Norwegian Minister Wants to Legalize File-Sharing

Norway’s Minister of Education and Research, Bård Vegar Solhjell, like file sharing and wants to legalise it:

Earlier this week the music industry, headed by the IFPI, gave Norway’s largest Internet provider an ultimatum; block access to The Pirate Bay within 14 days or we will take you to court.

ISPs have criticized IFPI’s move, and Pirate Bay’s spokesman Peter Sunde said that “the crazy people behind IFPI should be stopped.” Bård Vegar Solhjell, Minister of Education and Research in Norway sides with Peter in this assessment, as he vouches for the legalization of file-sharing.

In a recent blog post, the minister who is a member of the Socialist Left Party (SV), said that file-sharing is genius, and a great way to discover and access music. “You and I can get access to all the world’s music when we want. Fantastic!” Solhjell wrote on his weblog.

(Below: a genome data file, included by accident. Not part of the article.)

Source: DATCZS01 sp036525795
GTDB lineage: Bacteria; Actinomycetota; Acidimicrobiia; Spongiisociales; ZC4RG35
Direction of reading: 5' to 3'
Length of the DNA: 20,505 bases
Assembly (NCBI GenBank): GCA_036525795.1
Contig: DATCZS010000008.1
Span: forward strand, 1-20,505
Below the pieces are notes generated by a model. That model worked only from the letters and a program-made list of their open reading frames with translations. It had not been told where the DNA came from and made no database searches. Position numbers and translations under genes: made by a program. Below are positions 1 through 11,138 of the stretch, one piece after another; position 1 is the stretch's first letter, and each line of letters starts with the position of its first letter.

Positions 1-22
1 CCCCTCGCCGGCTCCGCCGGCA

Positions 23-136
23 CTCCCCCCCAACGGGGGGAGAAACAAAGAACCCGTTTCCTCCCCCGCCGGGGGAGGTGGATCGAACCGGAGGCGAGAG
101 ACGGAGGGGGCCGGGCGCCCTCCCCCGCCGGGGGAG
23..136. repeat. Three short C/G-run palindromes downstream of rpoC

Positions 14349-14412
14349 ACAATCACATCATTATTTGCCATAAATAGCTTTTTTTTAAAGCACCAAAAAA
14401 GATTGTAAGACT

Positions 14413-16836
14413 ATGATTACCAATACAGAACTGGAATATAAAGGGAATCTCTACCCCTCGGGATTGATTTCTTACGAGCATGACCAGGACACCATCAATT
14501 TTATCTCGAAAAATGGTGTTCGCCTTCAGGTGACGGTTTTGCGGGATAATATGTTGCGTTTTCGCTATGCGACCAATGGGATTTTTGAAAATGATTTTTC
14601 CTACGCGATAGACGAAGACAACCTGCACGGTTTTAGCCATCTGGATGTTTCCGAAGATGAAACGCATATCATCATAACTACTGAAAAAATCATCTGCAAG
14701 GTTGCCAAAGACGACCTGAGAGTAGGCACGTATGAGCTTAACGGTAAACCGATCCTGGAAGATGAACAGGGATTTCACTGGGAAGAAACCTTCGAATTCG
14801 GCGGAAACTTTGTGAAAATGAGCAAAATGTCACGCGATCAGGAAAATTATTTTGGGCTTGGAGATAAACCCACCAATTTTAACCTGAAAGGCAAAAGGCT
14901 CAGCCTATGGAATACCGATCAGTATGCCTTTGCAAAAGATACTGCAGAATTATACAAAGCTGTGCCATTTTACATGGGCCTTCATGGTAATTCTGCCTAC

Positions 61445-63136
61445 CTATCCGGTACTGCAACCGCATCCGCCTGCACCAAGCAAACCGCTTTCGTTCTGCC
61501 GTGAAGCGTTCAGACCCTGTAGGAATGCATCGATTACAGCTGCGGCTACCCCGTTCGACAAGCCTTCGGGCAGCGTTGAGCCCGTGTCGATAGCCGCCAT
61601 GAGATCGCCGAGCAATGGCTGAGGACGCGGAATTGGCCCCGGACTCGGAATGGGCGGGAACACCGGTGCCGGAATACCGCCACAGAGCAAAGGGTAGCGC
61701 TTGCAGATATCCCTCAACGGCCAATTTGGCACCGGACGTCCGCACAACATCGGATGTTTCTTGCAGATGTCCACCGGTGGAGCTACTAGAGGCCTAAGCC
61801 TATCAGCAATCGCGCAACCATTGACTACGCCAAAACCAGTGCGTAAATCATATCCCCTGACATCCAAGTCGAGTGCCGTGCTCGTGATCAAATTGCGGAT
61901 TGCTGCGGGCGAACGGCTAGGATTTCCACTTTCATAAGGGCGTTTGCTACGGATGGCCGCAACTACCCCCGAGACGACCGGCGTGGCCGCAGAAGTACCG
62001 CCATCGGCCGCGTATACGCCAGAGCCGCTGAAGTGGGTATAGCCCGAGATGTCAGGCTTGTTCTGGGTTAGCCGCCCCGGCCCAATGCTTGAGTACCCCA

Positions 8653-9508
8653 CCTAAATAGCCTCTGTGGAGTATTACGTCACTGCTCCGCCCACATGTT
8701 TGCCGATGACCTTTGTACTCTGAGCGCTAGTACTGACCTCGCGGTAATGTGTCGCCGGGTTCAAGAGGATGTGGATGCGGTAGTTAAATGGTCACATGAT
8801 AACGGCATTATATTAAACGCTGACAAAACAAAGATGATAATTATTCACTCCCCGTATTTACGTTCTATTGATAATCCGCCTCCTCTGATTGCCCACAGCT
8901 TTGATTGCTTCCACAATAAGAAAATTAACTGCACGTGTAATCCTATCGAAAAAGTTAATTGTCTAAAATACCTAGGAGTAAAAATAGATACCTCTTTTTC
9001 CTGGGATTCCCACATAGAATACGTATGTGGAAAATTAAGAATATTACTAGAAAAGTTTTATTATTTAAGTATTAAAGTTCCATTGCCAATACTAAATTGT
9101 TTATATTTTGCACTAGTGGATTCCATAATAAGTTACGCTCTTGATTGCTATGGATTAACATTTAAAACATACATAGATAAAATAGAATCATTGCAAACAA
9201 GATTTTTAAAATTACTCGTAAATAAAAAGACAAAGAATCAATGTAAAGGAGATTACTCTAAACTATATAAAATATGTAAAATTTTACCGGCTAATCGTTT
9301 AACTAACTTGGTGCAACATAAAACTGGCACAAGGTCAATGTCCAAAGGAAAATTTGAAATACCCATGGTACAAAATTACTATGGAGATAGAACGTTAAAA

I think this shows which way the wind is blowing. Politicians are beginning to realise that file sharing isn’t going away, that millions of people (read: voters) do it and like it, and it’s best to accept the situation and realise that much good comes of it. For example, Britain’s David Lammy recently rejected harsh action against file-sharers, saying “We can’t have a system where we’re talking about arresting teenagers in their bedrooms”.

This entry was posted in censorship, digital rights, filesharing, Norway, RIAA and tagged , . Bookmark the permalink.

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